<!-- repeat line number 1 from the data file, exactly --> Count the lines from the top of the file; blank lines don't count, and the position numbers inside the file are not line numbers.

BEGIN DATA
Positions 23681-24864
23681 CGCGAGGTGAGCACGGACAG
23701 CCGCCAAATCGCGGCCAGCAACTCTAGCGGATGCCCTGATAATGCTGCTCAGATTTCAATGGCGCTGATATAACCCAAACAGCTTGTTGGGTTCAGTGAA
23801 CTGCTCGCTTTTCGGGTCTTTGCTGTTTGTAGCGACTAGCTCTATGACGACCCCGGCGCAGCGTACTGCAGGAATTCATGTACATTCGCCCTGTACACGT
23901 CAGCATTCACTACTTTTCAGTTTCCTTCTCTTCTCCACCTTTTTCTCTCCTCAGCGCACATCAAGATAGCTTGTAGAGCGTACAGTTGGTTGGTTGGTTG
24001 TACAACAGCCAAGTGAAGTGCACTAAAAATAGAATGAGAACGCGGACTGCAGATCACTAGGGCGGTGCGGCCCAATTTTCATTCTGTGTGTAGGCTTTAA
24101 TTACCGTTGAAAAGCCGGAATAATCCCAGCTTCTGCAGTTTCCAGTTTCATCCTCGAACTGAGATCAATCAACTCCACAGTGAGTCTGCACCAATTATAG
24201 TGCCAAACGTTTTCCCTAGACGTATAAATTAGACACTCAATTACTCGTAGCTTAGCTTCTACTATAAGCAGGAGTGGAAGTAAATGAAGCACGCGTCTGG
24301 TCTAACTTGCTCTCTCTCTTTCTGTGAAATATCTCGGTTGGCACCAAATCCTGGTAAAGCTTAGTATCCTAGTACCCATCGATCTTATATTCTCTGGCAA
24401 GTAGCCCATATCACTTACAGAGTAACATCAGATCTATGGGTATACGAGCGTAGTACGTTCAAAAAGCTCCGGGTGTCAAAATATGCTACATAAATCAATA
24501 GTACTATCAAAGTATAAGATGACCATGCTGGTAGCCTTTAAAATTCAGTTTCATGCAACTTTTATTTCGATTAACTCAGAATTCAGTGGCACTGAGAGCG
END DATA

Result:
Positions 23681-24864